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A Case on Appeal

The Minnesota Court of Appeals hears appeals or reviews approximately 2,000 cases each year from Minnesota district (trial) courts. Cases are resolved in three ways: published opinions, unpublished opinions, and or order opinions.

What is an appeal?

An appeal is a challenge to a decision made by a trial court or by an administrative agency. The goal of the appellant is to have the trial court’s decision reversed or nullified. Litigants have an automatic right to appeal a trial court decision to the Minnesota Court of Appeals. An appeal may be filed after the trial court has issued a judgment. An appeal is not a retrial or a new trial of a case. Appellate courts make decisions about legal and procedural errors made during the trial, not on rehearing the facts of the case. This is not a new trial or new hearing. To appeal a legal or procedural error made during the trial or hearing, the issue usually must have been raised in the trial court or before the administrative agency.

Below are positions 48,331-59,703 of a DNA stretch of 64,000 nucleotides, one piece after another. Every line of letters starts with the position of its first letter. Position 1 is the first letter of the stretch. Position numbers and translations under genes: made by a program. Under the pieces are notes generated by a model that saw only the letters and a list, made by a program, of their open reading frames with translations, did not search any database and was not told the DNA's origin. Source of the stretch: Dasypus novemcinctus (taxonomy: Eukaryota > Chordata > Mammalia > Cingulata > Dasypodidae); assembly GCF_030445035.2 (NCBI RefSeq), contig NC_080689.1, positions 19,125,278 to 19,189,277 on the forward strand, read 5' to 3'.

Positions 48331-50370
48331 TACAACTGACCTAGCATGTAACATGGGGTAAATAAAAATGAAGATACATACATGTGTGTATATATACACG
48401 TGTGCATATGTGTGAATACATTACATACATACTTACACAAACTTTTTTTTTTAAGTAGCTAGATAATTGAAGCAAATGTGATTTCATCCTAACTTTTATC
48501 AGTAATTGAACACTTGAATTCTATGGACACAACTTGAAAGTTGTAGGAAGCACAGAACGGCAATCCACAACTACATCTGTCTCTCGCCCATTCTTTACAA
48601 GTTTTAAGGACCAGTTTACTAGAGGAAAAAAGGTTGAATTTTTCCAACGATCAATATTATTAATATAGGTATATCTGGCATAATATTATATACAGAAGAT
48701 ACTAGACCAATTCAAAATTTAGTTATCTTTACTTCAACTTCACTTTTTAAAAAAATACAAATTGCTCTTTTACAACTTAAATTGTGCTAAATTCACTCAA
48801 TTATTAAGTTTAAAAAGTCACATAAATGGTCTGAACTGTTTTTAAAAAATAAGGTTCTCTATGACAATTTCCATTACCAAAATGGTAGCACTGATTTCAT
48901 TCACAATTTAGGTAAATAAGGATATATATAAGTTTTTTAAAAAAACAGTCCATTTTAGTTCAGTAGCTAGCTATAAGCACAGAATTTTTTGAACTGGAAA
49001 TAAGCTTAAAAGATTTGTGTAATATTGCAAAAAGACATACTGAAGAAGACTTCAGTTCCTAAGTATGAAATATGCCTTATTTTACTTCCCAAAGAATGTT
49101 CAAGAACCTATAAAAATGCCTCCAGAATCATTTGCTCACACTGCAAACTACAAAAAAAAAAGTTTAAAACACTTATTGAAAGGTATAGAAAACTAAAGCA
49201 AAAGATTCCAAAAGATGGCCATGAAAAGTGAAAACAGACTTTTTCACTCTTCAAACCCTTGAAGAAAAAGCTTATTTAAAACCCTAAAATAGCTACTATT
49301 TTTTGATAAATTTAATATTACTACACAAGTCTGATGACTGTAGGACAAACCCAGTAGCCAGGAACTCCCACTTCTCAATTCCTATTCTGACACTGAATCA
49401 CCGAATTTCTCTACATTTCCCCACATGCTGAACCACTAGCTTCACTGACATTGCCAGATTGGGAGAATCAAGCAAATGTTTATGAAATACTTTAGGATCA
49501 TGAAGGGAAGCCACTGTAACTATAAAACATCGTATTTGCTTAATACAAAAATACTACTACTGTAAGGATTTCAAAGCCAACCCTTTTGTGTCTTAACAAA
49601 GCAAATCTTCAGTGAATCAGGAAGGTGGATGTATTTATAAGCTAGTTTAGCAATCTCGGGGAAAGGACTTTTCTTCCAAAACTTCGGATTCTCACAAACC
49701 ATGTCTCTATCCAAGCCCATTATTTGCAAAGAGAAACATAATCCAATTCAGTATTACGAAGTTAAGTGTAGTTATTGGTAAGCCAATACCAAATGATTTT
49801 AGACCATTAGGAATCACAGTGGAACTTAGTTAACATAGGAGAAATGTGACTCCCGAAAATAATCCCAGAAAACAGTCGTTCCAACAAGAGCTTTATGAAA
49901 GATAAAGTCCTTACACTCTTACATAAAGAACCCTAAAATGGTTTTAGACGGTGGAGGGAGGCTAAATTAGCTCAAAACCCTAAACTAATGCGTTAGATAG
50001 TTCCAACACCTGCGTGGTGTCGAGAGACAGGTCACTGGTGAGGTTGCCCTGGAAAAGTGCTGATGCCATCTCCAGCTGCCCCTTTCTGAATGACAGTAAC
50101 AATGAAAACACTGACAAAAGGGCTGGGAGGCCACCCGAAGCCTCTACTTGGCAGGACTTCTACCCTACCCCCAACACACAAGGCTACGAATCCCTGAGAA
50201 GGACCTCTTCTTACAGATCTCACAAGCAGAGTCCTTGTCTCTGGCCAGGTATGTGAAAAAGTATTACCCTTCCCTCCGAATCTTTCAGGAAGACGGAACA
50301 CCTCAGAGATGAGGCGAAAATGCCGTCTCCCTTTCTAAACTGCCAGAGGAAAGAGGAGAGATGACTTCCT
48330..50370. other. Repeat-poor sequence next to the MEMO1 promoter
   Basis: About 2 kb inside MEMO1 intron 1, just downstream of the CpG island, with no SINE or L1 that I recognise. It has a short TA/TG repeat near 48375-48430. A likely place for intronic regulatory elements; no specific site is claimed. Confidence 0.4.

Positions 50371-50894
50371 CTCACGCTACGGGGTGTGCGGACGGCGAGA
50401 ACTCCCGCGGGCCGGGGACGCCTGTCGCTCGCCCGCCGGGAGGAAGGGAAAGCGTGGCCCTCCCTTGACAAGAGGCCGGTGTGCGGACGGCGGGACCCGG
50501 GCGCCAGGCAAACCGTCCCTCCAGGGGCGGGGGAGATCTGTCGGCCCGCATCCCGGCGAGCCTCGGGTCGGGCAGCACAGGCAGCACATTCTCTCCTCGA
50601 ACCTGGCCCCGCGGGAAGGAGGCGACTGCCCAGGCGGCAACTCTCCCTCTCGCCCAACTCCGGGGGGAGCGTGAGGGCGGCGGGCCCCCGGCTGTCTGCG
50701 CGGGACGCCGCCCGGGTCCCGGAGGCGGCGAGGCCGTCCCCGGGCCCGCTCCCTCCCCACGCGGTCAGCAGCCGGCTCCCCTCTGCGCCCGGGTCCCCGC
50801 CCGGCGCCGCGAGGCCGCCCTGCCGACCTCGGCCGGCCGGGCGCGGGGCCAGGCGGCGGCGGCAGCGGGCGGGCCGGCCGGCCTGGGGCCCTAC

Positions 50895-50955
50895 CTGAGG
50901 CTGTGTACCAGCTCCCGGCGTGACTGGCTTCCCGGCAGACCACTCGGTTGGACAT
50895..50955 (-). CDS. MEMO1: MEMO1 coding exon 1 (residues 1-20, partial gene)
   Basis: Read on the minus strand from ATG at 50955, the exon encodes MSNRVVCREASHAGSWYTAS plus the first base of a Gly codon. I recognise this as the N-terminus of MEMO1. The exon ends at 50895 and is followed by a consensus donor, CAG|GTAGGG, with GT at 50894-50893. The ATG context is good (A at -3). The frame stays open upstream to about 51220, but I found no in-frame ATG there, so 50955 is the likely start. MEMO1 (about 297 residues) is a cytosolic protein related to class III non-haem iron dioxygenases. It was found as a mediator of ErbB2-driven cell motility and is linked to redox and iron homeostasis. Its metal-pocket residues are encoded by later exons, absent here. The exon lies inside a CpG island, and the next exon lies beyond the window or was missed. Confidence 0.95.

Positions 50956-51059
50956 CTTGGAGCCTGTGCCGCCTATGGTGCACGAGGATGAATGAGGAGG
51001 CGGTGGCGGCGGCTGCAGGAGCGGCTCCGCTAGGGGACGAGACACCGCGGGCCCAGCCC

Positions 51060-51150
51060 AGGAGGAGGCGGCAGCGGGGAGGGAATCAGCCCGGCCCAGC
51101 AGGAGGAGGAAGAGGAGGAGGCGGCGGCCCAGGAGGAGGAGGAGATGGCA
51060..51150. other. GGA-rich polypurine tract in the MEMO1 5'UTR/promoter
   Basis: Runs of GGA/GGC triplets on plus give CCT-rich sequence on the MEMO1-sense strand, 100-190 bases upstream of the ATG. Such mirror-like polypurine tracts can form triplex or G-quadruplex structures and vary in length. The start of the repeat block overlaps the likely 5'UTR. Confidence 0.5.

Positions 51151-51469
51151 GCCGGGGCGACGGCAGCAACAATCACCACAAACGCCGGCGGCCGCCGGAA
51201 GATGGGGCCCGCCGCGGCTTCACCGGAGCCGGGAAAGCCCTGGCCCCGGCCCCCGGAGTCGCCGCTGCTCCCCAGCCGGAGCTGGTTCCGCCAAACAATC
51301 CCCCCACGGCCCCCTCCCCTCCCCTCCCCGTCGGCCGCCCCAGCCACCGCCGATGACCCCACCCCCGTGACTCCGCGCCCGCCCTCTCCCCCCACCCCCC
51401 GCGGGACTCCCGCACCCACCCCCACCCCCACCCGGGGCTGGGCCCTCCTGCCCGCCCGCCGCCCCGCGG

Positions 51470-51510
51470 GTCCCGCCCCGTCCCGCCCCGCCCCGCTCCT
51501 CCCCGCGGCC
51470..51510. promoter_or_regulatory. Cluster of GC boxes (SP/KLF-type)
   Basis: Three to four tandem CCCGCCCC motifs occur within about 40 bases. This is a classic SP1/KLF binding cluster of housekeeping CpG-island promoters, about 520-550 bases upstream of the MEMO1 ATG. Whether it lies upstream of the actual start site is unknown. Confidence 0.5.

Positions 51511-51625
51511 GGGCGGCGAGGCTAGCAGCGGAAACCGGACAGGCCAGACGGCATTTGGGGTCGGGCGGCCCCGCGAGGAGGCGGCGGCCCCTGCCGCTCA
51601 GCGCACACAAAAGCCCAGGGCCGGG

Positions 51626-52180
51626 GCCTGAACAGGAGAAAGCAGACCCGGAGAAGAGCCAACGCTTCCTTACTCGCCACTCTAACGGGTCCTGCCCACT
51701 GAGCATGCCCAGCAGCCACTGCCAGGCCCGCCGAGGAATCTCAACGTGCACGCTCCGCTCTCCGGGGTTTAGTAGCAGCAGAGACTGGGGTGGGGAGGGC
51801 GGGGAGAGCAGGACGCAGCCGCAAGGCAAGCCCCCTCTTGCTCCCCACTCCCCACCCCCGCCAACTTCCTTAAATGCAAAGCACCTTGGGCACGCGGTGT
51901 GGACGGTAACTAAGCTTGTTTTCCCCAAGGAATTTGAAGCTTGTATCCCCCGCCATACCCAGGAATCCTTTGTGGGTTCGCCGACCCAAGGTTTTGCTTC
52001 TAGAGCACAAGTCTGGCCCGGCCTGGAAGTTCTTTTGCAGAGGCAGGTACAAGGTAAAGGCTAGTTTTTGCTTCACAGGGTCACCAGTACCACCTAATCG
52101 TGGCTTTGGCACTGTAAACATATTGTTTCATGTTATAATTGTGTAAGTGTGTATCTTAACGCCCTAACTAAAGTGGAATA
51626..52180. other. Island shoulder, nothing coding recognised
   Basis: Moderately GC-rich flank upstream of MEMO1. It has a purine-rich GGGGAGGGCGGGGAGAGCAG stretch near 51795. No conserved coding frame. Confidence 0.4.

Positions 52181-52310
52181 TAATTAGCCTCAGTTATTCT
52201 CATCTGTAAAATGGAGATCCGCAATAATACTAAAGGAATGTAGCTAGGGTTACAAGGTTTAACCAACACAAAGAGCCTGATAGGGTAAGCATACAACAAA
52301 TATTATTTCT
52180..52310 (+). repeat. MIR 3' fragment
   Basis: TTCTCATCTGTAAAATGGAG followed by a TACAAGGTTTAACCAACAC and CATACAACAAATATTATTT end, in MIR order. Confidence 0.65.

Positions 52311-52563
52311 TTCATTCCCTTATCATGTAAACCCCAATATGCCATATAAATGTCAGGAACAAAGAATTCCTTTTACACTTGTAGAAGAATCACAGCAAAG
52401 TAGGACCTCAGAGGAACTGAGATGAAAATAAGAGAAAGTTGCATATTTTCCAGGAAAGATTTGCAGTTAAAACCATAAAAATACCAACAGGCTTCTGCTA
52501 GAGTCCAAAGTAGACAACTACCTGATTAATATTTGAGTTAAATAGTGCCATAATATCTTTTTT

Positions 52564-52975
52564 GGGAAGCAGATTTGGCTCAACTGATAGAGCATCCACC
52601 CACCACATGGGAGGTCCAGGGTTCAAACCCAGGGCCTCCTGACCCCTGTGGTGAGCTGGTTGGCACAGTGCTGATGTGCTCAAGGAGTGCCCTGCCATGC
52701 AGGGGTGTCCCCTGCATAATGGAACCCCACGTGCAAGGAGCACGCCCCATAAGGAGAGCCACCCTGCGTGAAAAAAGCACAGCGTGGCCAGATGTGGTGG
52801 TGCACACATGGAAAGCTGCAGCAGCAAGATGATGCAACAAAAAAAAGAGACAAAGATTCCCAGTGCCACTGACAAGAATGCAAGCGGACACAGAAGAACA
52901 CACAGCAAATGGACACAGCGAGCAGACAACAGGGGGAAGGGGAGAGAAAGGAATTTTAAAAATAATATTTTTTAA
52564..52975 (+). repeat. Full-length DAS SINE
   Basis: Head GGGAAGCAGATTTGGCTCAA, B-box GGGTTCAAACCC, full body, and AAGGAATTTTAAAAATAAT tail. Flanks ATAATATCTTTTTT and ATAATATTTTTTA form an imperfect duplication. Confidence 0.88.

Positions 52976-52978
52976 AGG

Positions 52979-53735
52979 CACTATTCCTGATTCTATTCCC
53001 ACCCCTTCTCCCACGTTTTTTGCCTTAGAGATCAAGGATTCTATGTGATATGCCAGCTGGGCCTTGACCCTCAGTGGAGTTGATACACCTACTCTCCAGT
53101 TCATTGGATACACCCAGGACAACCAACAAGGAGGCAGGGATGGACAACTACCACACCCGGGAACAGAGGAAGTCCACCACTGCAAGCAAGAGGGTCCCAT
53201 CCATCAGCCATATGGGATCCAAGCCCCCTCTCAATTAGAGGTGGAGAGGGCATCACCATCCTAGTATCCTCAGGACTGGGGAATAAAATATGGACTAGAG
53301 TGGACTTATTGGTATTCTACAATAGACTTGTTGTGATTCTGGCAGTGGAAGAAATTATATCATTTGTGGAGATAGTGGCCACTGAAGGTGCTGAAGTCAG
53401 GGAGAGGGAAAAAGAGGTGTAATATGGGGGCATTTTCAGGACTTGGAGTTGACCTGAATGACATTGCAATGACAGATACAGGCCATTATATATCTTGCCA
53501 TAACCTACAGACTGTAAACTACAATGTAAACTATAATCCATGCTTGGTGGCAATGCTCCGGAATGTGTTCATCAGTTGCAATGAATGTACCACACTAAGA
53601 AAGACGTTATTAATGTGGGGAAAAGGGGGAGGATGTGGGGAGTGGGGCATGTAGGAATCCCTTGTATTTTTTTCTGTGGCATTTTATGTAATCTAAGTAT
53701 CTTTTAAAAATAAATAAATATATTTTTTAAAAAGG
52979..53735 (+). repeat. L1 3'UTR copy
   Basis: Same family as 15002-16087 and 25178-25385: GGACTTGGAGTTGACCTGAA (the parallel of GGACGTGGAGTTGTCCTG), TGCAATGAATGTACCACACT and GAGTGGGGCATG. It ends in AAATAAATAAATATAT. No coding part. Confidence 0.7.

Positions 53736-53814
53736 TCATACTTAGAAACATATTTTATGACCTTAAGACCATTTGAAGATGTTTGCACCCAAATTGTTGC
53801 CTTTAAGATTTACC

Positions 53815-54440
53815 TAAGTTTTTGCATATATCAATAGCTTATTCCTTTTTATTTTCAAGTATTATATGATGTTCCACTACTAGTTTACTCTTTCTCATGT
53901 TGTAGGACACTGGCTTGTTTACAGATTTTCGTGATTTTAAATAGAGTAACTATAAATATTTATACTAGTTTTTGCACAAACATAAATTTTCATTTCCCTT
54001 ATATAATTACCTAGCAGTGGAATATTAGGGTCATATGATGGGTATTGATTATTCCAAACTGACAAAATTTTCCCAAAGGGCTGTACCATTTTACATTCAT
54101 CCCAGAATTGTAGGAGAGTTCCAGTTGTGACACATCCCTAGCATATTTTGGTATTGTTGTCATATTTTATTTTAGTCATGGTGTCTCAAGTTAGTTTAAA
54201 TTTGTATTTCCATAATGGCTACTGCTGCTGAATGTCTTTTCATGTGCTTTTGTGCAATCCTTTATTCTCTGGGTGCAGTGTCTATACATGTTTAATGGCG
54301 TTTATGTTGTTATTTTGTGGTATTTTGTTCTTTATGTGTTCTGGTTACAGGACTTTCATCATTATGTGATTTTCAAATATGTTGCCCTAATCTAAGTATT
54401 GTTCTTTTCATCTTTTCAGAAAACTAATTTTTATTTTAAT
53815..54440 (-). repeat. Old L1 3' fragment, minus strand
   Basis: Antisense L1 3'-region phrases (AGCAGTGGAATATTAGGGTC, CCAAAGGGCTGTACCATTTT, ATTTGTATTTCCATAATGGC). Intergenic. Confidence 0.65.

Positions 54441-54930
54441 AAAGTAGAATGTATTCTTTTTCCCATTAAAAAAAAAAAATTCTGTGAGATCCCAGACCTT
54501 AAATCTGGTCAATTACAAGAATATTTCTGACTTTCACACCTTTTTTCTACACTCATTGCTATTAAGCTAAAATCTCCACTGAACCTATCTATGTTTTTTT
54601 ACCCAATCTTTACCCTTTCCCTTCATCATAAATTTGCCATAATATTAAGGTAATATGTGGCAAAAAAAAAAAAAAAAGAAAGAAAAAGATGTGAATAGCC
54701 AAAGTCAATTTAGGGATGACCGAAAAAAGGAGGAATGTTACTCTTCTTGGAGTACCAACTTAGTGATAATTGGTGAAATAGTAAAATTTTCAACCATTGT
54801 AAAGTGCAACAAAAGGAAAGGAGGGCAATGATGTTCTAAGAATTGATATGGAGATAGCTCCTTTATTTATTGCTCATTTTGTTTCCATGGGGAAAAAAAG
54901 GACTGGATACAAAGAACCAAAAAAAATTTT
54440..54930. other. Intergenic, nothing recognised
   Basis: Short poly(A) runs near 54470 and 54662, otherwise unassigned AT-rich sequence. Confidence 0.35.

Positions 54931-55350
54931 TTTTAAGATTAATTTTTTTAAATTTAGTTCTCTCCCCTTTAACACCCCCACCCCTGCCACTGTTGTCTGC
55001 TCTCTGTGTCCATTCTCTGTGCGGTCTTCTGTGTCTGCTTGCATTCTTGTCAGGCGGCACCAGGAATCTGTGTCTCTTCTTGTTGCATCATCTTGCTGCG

The Appeal Hearing

Once the necessary documents are filed by the parties, the court clerk will place the case on the court’s calendar, and a date will be set for a hearing. The parties will have the opportunity to present oral arguments, upon request. Oral argument is not necessary in all cases, and in these the case is decided on the merits of the written arguments (briefs) that were submitted to the court.

There is no jury in an appellate hearing. A panel of three judges hears each side at the hearing, and then they will review the records and briefs, and make a decision. Witnesses are not presented, so the only witness testimony that will be considered, if any, is that which was presented at the original hearing or trial. The attorneys will be given 15 minutes to explain the case and make their arguments. The appellant's attorney is able to take five minutes to rebut the respondent's version and arguments. The appellate panel will usually ask questions of the attorneys during their presentations.

The Appellate Opinion

The judges on the panel who hear the case will later prepare a written opinion. The written decision is mailed to the attorneys and released to the public (even so-called unpublished opinions are released). One party is either granted the relief requested, or the case is sent back (remanded) to the trial court or administrative agency for a new hearing or new finding. The respondent may consider other alternatives available to them, such as asking the Minnesota Supreme Court to review the case.

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